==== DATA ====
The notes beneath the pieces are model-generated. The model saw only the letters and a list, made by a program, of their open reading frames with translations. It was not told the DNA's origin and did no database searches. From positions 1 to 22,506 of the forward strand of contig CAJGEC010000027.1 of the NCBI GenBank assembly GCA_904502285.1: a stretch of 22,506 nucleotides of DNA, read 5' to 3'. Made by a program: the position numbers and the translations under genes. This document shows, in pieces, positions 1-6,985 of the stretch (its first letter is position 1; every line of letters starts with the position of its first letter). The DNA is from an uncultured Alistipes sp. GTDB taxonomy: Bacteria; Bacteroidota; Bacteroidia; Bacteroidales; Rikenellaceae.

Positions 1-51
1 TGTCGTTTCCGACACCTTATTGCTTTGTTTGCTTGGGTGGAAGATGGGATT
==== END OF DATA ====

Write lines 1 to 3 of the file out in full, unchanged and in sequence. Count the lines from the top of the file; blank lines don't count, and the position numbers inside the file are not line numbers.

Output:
The notes beneath the pieces are model-generated. The model saw only the letters and a list, made by a program, of their open reading frames with translations. It was not told the DNA's origin and did no database searches. From positions 1 to 22,506 of the forward strand of contig CAJGEC010000027.1 of the NCBI GenBank assembly GCA_904502285.1: a stretch of 22,506 nucleotides of DNA, read 5' to 3'. Made by a program: the position numbers and the translations under genes. This document shows, in pieces, positions 1-6,985 of the stretch (its first letter is position 1; every line of letters starts with the position of its first letter). The DNA is from an uncultured Alistipes sp. GTDB taxonomy: Bacteria; Bacteroidota; Bacteroidia; Bacteroidales; Rikenellaceae.

Positions 1-51
1 TGTCGTTTCCGACACCTTATTGCTTTGTTTGCTTGGGTGGAAGATGGGATT